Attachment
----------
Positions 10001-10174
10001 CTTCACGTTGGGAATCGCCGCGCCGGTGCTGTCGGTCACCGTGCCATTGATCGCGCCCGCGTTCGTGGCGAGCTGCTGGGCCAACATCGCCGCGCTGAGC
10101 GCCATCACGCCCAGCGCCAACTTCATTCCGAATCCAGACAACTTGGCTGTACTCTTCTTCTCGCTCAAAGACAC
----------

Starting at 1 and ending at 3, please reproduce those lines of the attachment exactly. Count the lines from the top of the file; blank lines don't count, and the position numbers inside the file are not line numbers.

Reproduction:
Positions 10001-10174
10001 CTTCACGTTGGGAATCGCCGCGCCGGTGCTGTCGGTCACCGTGCCATTGATCGCGCCCGCGTTCGTGGCGAGCTGCTGGGCCAACATCGCCGCGCTGAGC
10101 GCCATCACGCCCAGCGCCAACTTCATTCCGAATCCAGACAACTTGGCTGTACTCTTCTTCTCGCTCAAAGACAC